I hope that we will all be able to safely be with friends and family in 2021. I hope that everyone across the world has access to the vaccine. I hope that when we do ‘return to normal’ that we do so as people who are more kind to one another and more understanding than before.

The extra time I had with my family this year is what I appreciate the most. Schedules were flipped on their heads, but everyone managed and it truly was a bonus that we were all together this year due to the pandemic, when we would not have been otherwise. We also started a weekly menu which made all of our lives so much easier! It was a huge help, too, that everyone took their turn with cooking. With no outside activities, we were able to have relaxed family dinners just about every single night. We had never been able to do that before, due to activities and our work schedules. So while we did miss our activities, we certainly appreciated the time we had together.

Gardening also helped to keep me in a positive frame of mind. I was not one of those people who organized loads of things, or got lots of things done, or mastered a new craft this year. But that is O.K. I enjoyed lots of time in the garden and with my chickens. I crocheted two projects – a blanket and a sweater, and I got back on track with my fitness. Especially this year, that is more than good enough.

I wish you all the best in 2021! Thank you for visiting my blog, leaving a comment, or hitting the ‘like’ button. I appreciate you!

Stay safe.

In Peace,
Dana

This morning’s view, December 31st, of our playhouse with a light dusting of snow and the sun shining.
Chicken coop sun and snow Dec 31st
While on the other side of the garden this morning, the chickens weren’t sure if they were going to venture out into the white stuff or not!
Dana in newly finished sweater
Just in the nick of time! My goal was to finish this sweater by the end of 2020. It was a long time coming, since I had to completely redo both the front and back as I used American stitches instead of English stitches, and I hadn’t realized it until completing the front (after I’d already finished the back)! No matter, it is done correctly now, and I’m quite happy with it – and glad to have learned my lesson!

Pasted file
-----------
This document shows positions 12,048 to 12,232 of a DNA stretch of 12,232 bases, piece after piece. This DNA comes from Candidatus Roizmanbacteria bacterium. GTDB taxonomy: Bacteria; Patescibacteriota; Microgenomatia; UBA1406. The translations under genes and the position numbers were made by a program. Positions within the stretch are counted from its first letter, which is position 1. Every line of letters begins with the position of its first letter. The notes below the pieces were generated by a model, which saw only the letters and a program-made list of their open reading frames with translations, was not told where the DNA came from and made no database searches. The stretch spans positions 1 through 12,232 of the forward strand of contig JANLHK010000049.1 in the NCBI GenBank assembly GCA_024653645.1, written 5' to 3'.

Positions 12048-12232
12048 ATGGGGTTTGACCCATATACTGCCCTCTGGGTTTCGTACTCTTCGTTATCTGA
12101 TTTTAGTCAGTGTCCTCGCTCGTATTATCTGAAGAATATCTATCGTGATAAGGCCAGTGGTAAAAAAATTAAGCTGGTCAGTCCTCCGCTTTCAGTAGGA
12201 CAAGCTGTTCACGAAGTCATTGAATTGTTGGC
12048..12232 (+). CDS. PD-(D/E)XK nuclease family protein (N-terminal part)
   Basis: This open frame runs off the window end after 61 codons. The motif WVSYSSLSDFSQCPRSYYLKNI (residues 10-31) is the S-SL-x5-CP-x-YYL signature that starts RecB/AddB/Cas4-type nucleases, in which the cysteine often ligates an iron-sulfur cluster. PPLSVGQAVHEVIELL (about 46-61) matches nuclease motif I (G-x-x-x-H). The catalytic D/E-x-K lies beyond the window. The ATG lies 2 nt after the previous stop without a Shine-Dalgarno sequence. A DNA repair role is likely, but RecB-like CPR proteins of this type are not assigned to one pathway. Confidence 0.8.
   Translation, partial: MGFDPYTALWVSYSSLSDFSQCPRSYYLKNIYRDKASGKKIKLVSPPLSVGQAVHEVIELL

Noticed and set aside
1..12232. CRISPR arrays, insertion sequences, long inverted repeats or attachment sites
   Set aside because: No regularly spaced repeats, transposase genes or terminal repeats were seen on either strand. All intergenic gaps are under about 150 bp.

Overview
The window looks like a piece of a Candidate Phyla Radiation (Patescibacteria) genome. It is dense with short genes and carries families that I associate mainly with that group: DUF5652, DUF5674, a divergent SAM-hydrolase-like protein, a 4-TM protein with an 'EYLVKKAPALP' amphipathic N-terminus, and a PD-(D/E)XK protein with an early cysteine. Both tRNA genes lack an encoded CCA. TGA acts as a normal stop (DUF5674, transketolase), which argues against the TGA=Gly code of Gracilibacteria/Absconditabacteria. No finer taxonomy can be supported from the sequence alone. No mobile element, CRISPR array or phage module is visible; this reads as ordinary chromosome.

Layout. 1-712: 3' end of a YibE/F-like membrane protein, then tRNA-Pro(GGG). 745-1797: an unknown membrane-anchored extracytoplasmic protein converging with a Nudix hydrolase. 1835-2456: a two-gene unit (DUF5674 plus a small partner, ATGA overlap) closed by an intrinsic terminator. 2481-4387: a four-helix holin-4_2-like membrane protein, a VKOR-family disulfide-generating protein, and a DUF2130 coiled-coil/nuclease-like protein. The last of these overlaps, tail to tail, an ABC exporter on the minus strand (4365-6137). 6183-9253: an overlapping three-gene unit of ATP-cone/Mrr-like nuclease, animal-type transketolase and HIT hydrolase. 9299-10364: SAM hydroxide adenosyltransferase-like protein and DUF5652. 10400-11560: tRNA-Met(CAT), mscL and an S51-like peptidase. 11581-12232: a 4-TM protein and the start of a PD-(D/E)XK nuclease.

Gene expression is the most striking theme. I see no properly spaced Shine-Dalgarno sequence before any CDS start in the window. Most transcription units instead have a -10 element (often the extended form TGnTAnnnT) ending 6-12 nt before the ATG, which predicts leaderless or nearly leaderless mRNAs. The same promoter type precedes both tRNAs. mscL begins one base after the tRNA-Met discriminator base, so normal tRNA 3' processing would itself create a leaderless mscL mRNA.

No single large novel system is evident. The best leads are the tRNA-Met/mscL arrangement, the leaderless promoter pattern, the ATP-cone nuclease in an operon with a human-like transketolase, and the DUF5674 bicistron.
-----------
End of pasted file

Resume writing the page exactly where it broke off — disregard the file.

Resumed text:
Chickens under coop in sunlight
Just a view of my girls under their house.
Kitty cat under bags
This is Kitty, our very spoiled cat. She has been enjoying sleeping on and under paper this Christmas break.
Playhouse with fresh lavender wreath
A look back at the fresh lavender wreath I made. It looks nice on our freshly painted playhouse!
Sunflower arrangement September
I had fun making arrangements this summer.
Rose arrangement
Here’s another floral arrangement I made from our flower garden.
Full view arrangement in sun (1)
I was practicing a carefree, loose approach!
Sunflower full view
I hope to always have sunflowers in the garden.
Hydrangea Vanille Fraise Paniculata Renhy full plant pink in sun
Hydrangea Vanille Fraise Paniculata Renhy in all of its glory!
Roses and Poppies in sunlight
It was definitely the year of the poppy!
Cooked apple pie (1)
It was also the year of the apple. We had so many apples! (and we ate so many apple pies!)
Organic Sweet Pea Tamar Mix full view (1)
My Organic Sweet Pea Tamar Mix bloomed all summer long.
Helenium and daisies
Helenium and daisies – what is not to love?
White lilies closeup in morning sun
White lilies first thing in the morning.
Cormac on playhouse in early summer
You can just barely see him, but my son is on the roof. He and my husband put some shingles on the playhouse roof for me.
LIght pink david austin roses group
Roses were a huge highlight of my garden this year. They are mostly David Austin roses.
Dutch Iris and Teasing Georgia roses in dark
Dutch Iris and Teasing Georgia (David Austin) roses
sunny foggy morning birch trees
My favorite addition to the garden this year: Birch trees!
birch trees
A view of the new birch trees right after they were planted.

Thank you again for visiting! Have a Healthy and Happy New Year! 🙂

Creative fun designing a Hydrangea Wreath

Hi there! You are very welcome to my blog. September is a great month, don’t you think? You can feel a distinct change in the air with the start of fall, or as oft happens to the kids on their return to school – it turns into a beautiful Indian summer! September is also when I like to get creative with dried mophead hydrangeas.